On June 20th, the international journal Food Additives & Contaminants published a scientific paper submitted by the Taiwan Food and Drug Administration (TFDA) regarding methods the organization has been studying to aid in the differentiation of extra virgin olive oil from lesser quality refined oils.
The methods entail spiking samples with “1,2‑bis-palmitoyl-3-chloropropanediol standard for analysis using gas chromatograph-tandem mass spectrometry.” After the reaction, researchers measured the levels of 3‑MCPD esters in the samples and found that the amount of these esters present in refined oils far exceeded those in extra virgin olive oil.
Taiwan FDA Director Liao Chia-ding, who worked on the study himself, explained that oils typically produce these compounds as a result of deodorization. EVOO, theoretically, should produce very small amounts, if any,
Researchers hope that analyzing the levels of 3‑MCPD esters present in oils will be an effective tool used to determine the integrity of EVOO on the market, thus preventing adulteration.
The study was conducted “in response to a slew of tainted oil incidents in 2014,” according to Liao. In addition to promoting food safety, the agency also hopes that the testing method will ensure oils live up to their price points.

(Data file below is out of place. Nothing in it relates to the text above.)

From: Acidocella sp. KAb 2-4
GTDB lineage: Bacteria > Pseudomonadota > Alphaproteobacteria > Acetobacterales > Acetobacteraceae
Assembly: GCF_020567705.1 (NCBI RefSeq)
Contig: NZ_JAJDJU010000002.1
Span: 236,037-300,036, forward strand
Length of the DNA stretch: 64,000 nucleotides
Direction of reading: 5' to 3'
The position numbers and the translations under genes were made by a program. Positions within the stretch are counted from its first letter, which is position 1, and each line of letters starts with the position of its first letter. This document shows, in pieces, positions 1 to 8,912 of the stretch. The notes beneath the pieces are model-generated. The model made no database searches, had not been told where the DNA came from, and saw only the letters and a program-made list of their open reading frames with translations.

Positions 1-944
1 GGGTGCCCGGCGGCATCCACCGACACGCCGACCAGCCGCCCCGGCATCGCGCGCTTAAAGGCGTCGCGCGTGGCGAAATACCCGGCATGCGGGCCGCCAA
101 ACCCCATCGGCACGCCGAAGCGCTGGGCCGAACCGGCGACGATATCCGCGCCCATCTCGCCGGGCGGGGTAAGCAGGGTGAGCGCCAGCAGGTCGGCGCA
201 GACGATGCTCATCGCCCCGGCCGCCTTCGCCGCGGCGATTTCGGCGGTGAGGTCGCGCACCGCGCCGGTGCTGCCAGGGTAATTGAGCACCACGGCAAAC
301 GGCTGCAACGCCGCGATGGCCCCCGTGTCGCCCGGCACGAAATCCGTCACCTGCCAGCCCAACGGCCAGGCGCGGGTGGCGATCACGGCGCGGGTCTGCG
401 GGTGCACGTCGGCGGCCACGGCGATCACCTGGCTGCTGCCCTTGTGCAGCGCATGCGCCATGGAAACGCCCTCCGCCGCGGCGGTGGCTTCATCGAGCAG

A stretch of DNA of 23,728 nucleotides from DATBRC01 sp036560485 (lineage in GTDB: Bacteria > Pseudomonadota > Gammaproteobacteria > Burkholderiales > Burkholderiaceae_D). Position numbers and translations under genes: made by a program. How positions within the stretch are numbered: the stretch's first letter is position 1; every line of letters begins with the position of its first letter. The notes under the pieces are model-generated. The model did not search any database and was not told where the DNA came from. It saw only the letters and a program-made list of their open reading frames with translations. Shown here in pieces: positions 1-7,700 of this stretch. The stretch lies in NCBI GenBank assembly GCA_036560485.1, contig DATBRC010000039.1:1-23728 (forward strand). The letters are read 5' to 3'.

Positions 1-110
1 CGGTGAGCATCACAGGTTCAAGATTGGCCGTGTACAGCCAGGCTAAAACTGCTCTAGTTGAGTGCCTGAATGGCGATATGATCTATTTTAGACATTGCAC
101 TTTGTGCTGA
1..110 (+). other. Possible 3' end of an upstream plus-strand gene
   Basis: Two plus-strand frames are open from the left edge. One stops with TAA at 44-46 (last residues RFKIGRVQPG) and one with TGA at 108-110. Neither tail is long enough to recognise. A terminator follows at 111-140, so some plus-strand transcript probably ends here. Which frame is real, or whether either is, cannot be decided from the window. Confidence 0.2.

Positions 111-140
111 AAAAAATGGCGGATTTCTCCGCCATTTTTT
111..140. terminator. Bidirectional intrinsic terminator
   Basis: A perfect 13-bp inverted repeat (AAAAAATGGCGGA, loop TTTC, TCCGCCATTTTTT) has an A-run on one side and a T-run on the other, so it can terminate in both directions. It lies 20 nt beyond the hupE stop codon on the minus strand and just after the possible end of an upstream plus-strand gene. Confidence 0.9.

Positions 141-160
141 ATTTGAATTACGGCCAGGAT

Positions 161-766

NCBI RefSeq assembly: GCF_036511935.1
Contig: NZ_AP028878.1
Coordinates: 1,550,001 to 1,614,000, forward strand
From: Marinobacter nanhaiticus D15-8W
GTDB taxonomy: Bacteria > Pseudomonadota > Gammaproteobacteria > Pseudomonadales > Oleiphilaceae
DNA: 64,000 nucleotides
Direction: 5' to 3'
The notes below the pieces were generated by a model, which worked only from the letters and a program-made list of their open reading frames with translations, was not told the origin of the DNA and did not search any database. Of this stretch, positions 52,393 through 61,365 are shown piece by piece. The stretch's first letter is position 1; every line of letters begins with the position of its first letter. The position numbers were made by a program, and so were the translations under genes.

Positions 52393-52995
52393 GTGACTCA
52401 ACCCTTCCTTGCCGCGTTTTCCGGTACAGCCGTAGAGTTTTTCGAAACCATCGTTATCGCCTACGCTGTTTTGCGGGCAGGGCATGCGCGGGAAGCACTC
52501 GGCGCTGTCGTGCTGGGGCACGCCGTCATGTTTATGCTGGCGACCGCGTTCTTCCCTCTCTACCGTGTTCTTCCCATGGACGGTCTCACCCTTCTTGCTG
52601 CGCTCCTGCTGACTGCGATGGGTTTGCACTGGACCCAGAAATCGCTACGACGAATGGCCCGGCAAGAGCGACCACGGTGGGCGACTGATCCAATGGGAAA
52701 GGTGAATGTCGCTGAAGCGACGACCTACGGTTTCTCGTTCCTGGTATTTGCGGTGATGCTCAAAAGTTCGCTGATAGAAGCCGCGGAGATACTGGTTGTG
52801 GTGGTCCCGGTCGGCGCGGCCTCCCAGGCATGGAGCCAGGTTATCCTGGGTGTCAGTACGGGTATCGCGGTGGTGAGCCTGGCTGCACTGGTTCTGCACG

Though the study boasts success in developing these tests for use in differentiation, some entities aren’t impressed with the results. In a statement provided by the International Olive Council in response to the TFDA’s recent paper. the organization explained that it had already explored the testing methods, and while they are indeed effective in determining oil’s integrity, the complex process requires the use of expensive equipment.
The IOC also said its standards already contain effective methods to determine refined oils, so the TFDA study “does not add much to what already exists.”
Wenceslao Moreda, an expert associated with the IOC, said, “Although we know that 3‑MCPD is formed in refined oils at the deodorization stage (as a function of temperature), it is not a parameter that can be used for classification, to differentiate virgin olive oils from refined oils (olive and olive-pomace), mainly because they do not provide an unambiguous parameter, in so far as the type of refining procedure, the refining conditions and/or the presence of chlorine ions have a significant influence on the production of these compounds.”
Regardless, the IOC continues to study the compound in order to decide whether or not these new developments should be included in their Trade Standard. The organization notes that the compound is nevertheless important, and the EU has actually created a document requesting countries to provide information as to the presence of 3‑MCPD esters in their oils.